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Ask Me Another
This, That Or The Other V
Originally published on Fri June 7, 2013 10:06 am
OPHIRA EISENBERG, HOST:
We've got our next two contestants settling in, Jaime Green and Paul Griffiths, ready to play our next game.
EISENBERG: Jaime, your hobby is astronomy. I want to know what you do with this hobby. Do you hang out with people and talk stars? Do you drive to a location?
JAIME GREEN: I write about it.
EISENBERG: You write about it?
EISENBERG: Okay. Paul, do you have any smart nerdy hobbies?
PAUL GRIFFITHS: I like to listen to NPR.
GRIFFITHS: That was just too easy.
EISENBERG: That was too easy. Anything else?
GRIFFITHS: I have two kids that I like to play with. They're both mine.
GRIFFITHS: They actually encouraged me to come on the show.
EISENBERG: All right, two amazing people here. Jonathan?
JONATHAN COULTON: Yes?
EISENBERG: What are we going to do with them?
COULTON: We're going to play a game called "this, that or the other." The way this works is we are going to name an item and you tell us to which of three categories that item belongs. Today's categories are pastas, operas and characters from "The Sopranos."
COULTON: So, to be clear, a type of pasta, the title of an opera or a character from the TV series "The Sopranos." For example, if we said pappardelle, you would say pasta, because that is a kind of pasta. We're going to alternate questions between you, so you don't need to buzz in. We're going to start with Jaime.
COULTON: Opera is correct.
COULTON: Paul. Fusilli Bucati.
COULTON: Pasta, yes.
EISENBERG: It's like we're playing this in Venice.
COULTON: That's because of my rich accent.
EISENBERG: Your Italian accent is phenomenal.
COULTON: I took Italian in college, so, you know.
EISENBERG: Finally, you're using it.
COULTON: It's the language of love, I think.
COULTON: Okay, Jaime, Occhi Di Lupo.
COULTON: Yes, it is a pasta.
COULTON: The literal translation of that is "Wolf Eyes," because of course, as you know, the eyes of a wolf are large and tube-shaped like the pasta.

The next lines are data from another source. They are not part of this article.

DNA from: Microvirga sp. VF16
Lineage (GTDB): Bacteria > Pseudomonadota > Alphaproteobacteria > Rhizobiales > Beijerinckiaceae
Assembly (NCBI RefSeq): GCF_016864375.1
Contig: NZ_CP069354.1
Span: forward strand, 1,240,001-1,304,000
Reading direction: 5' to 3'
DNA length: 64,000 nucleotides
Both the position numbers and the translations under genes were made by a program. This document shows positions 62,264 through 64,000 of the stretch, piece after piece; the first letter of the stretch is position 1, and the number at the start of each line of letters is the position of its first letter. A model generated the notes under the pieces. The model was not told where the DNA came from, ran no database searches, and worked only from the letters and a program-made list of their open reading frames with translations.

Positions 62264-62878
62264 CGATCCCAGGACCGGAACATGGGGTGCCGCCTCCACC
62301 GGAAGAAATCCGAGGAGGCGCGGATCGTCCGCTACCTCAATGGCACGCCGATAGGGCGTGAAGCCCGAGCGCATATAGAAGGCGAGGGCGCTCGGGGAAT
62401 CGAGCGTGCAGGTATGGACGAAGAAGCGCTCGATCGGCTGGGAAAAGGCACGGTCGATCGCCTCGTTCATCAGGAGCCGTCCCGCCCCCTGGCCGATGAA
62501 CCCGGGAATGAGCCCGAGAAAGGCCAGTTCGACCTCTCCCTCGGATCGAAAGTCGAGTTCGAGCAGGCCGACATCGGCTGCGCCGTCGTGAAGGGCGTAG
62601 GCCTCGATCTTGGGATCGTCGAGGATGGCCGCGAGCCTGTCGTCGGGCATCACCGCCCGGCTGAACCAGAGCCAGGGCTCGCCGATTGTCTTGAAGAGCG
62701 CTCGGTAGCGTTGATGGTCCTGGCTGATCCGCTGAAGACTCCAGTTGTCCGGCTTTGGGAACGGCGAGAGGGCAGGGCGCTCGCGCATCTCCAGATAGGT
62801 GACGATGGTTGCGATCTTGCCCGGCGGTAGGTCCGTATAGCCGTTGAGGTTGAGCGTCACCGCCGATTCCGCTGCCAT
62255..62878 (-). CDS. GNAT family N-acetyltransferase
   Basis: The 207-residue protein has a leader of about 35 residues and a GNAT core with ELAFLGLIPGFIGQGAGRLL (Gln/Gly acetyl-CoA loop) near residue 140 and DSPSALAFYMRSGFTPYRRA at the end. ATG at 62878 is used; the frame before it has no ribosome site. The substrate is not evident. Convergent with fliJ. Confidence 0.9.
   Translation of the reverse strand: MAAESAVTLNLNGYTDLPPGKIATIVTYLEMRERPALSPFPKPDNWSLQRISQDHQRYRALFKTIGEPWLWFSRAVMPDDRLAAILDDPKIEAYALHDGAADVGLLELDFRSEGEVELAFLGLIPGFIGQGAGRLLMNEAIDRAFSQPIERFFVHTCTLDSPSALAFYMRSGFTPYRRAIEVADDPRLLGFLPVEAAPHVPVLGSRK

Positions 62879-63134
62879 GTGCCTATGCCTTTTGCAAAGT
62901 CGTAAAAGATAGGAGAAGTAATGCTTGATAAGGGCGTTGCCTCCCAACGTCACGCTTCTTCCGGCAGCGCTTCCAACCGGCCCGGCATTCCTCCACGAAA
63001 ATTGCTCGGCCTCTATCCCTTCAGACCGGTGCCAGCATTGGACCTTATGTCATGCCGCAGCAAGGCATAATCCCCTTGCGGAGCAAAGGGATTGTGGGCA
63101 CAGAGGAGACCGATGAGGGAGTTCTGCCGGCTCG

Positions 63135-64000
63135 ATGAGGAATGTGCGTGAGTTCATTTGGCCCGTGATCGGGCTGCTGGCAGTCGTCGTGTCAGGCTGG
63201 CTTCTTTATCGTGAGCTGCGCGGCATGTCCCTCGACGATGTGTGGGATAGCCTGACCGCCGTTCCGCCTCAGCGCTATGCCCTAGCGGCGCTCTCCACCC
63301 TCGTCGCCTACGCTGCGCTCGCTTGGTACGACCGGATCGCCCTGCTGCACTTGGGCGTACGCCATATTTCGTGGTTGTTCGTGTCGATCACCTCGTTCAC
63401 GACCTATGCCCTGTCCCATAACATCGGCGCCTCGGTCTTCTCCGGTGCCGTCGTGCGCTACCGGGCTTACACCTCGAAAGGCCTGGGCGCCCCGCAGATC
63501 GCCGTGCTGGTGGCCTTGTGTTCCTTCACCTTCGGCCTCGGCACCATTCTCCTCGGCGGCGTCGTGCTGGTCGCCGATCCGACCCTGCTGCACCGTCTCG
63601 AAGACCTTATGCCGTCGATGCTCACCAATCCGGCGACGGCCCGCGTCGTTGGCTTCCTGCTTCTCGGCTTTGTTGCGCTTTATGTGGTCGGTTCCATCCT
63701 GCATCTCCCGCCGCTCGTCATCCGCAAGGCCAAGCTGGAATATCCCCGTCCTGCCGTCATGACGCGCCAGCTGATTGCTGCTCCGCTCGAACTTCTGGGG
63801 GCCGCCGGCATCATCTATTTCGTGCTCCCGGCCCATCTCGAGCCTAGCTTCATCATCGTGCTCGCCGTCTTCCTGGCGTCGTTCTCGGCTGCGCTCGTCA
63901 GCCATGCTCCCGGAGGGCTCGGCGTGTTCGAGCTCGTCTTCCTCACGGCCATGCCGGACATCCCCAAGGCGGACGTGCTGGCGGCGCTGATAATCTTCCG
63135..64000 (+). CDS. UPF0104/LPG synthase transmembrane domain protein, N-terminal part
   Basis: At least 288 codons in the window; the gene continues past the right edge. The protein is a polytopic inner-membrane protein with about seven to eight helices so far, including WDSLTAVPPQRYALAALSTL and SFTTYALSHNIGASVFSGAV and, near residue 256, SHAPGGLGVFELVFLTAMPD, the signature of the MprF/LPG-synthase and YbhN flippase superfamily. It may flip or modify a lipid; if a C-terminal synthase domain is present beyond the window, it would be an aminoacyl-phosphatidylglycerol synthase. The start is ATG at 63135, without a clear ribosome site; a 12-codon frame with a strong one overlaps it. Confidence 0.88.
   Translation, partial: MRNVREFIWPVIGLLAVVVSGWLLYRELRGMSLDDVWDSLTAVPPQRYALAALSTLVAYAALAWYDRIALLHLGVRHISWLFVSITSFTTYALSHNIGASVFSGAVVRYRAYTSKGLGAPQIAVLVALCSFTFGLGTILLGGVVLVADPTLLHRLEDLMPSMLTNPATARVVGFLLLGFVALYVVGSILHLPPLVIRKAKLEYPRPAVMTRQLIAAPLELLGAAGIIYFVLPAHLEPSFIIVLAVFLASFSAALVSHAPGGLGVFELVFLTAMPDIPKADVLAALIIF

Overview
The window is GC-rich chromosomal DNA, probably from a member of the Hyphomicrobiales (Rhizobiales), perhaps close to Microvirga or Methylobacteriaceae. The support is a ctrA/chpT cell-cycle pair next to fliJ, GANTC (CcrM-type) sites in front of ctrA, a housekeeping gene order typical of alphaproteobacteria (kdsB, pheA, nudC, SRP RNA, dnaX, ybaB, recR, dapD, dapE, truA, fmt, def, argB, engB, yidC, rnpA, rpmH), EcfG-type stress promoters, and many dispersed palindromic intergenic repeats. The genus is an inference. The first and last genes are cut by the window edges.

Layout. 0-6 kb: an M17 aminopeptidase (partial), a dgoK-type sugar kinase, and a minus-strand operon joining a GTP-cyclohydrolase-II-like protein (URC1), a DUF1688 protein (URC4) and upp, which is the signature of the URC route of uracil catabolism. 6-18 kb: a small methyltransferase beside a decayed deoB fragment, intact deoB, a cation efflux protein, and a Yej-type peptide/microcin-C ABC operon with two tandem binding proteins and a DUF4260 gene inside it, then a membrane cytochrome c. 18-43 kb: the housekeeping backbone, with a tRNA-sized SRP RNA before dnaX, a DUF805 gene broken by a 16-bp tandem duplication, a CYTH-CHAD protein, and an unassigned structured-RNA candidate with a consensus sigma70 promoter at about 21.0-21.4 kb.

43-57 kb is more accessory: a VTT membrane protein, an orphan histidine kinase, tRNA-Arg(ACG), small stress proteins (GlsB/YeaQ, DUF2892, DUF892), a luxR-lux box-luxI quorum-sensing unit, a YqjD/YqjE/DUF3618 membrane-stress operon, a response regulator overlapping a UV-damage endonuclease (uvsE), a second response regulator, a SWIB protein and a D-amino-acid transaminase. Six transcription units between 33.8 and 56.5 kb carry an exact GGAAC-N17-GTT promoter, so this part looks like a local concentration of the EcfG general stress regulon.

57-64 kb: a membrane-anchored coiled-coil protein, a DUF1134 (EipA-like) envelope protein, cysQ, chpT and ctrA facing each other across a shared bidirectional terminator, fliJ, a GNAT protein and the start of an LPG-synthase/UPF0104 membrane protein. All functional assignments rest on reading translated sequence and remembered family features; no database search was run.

GREEN: And delicious.
COULTON: And delicious. Okay, Paul, Mezzi Bombardoni.
COULTON: It is a pasta. You are right.
COULTON: Jaime, "Arianna in Creta."
COULTON: No. Sorry, it's an opera. It was Handel. Paul, this one's for you. "Beatrice di Tenda."
COULTON: No, also an opera. Although, here's maybe what confused you - this is true - the title role was originated by an opera singer named Guidetta Pasta.
GRIFFITHS: That was it.
COULTON: Was that what you were thinking of?
COULTON: It's true. That is a true fact. Okay, Jaime, peletoni?
COULTON: Pasta, yes.
COULTON: It is sort of a super spaghetti. Paul, Feech Lamanna?
COULTON: Yes, indeed, "Soprano."
COULTON: Played by character actor Robert Loggia. Okay, this is your last set of clues. Jaime, Domenica Baccalieri?
COULTON: "Sopranos" is correct.
EISENBERG: You can really feel the tension. Like, this is intense. I just saw Jaime, like, put her hands on her face, like, just, yeah. It's intense, very intense.
COULTON: The stakes are very high.
EISENBERG: I know. I mean we're talking "Sopranos" and spaghetti. Things are crazy.
COULTON: Paul, this is for you. Soprazi leche?
COULTON: It is a pasta.
COULTON: It actually means, the literal translation of that is smooth surprise.
COULTON: Which happens to have been my nickname in high school.
COULTON: Will, that is the end of the game. How did they do?
WILL HINES: We have a tie right now. We have a tie between these two contestants.
COULTON: Oh my goodness.
HINES: So I will say this clue and then we're going to buzz in. Furio Giunta.
(SOUNDBITE OF BELL)
HINES: That is not right.
HINES: That is correct.
HINES: So the winner of this round is Jaime.
EISENBERG: Great contestants. Congratulations, Jaime, you will be coming back at the end of the show. Transcript provided by NPR, Copyright NPR.